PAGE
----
Cars that drive themselves—where you can sit back, read a book, or even take a nap as you zoom down the highway and right into your favorite parking spot at work—seem like dreams of the future. Something we see in science fiction movies. Something like taking a vacation to the moon—someday, but not today, and probably not in our lifetimes.
Did you know self-driving cars have been around since the 1980s? And by 1995, tests of “robot vehicles” made by Mercedes-Benz were reaching speeds of over 105 mph on the Autobahn!
Closer to home, Google’s self-driving cars have driven over 1,500,000 miles. Last year, Uber began testing a self-driving car service in California. Earlier this month, Ford Motor pledged $1 billion to Argo AI, a new self-driving car company in Pennsylvania.
Here in Fort Collins, self-driving cars have not yet started roaming our streets. But when they do, we’ll probably find the biggest danger is not runaway cars or collisions with pedestrians. So far, the biggest danger with self-driving cars is their inability to accurately see and avoid crashing into… Bicycles!
And here in one of our country’s five Platinum-rated bicycle-friendly communities, where we bike to work 11 times more than the national average, where our K-8 students pedal to school 300% more than the national average, and where over 20,000 bikes descend on Old Town each September for Tour de Fat—we care about our bicycles.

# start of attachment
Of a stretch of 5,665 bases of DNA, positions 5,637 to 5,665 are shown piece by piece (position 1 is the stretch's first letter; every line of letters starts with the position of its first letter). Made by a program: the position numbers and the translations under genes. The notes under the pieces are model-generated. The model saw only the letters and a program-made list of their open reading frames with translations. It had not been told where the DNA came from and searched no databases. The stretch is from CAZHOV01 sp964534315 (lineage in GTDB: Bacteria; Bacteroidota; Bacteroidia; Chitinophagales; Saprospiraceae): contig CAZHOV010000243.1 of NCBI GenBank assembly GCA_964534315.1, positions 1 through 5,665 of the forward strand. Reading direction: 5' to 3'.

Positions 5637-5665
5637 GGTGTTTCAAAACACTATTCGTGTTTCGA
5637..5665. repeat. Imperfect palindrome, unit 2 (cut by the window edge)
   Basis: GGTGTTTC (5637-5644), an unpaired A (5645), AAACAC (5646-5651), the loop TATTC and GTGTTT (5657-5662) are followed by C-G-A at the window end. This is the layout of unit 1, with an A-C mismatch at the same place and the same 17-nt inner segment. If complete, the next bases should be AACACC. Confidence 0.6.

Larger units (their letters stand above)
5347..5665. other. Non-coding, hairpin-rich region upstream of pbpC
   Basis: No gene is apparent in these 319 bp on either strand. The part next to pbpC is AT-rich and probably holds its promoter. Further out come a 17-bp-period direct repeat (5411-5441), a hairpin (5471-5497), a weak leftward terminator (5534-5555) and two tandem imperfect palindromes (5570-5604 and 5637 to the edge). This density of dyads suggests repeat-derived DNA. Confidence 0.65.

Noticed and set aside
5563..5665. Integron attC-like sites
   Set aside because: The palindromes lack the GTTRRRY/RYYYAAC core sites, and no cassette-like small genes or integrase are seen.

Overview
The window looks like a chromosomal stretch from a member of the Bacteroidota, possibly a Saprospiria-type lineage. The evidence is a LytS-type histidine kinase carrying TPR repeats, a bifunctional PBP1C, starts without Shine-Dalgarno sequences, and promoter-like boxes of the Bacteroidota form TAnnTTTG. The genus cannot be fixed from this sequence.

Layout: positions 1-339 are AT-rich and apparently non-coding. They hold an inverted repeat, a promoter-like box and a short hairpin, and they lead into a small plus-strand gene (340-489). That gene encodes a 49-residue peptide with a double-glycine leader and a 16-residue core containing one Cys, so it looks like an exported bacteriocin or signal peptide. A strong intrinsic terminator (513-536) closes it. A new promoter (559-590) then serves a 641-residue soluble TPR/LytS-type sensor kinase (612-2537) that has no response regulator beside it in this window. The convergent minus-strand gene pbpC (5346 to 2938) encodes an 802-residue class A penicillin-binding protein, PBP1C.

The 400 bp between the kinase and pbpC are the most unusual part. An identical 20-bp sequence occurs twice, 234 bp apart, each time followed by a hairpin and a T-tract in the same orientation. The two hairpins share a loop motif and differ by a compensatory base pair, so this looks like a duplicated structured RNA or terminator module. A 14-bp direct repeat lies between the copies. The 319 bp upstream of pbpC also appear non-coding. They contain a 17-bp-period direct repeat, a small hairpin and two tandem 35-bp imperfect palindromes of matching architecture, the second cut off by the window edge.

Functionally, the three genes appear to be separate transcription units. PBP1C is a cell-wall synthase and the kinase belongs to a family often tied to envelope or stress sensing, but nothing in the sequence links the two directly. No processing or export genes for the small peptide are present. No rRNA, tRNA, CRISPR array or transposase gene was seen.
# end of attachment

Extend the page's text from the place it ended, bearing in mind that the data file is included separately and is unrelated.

In a recent comprehensive benchmarking study, self-driving cars identify bicycles only 59-74% of the time—compared to 89% for other cars. And these self-driving cars are using the Deep3DBox algorithm, developed by George Mason University and one of the best at helping self-driving cars spot, orient, and predict movements of other 3D objects. With most other algorithms, self-driving cars accurately see and react to bicycles even less often.
What does this mean for the future of our roads? Or, for the future of Fort Collins’s bicycling culture?
Here at Fort Collins Museum of Discovery, you can explore our city’s long-running love of bikes and imagine what is next for our community. Come check out our bike collection, from a 1890/91 “fixie” to an official 2012 Fat Tire Cruiser. Come discover what happened in 1970, when three Fort Collins residents decided our city needed bike lanes and generated an 82-foot-long petition. Come pedal face-to-face with a pedaling skeleton, and much, much more! Ride your bike and receive a discount on admission!
And while you’re here, let us know—what will bicycling in Fort Collins look like in 10, 25, or even 100 years from now?
* “The Self-Driving Car’s Bicycle Problem” IEEE Spectrum, 1/2017
* “Uber admits to self-driving car ‘problem’ in bike lanes…” The Spectrum, 12/2016
* “Self-Driving Cars and Bikes: An Interview with Google” Bike Austin, 9/2015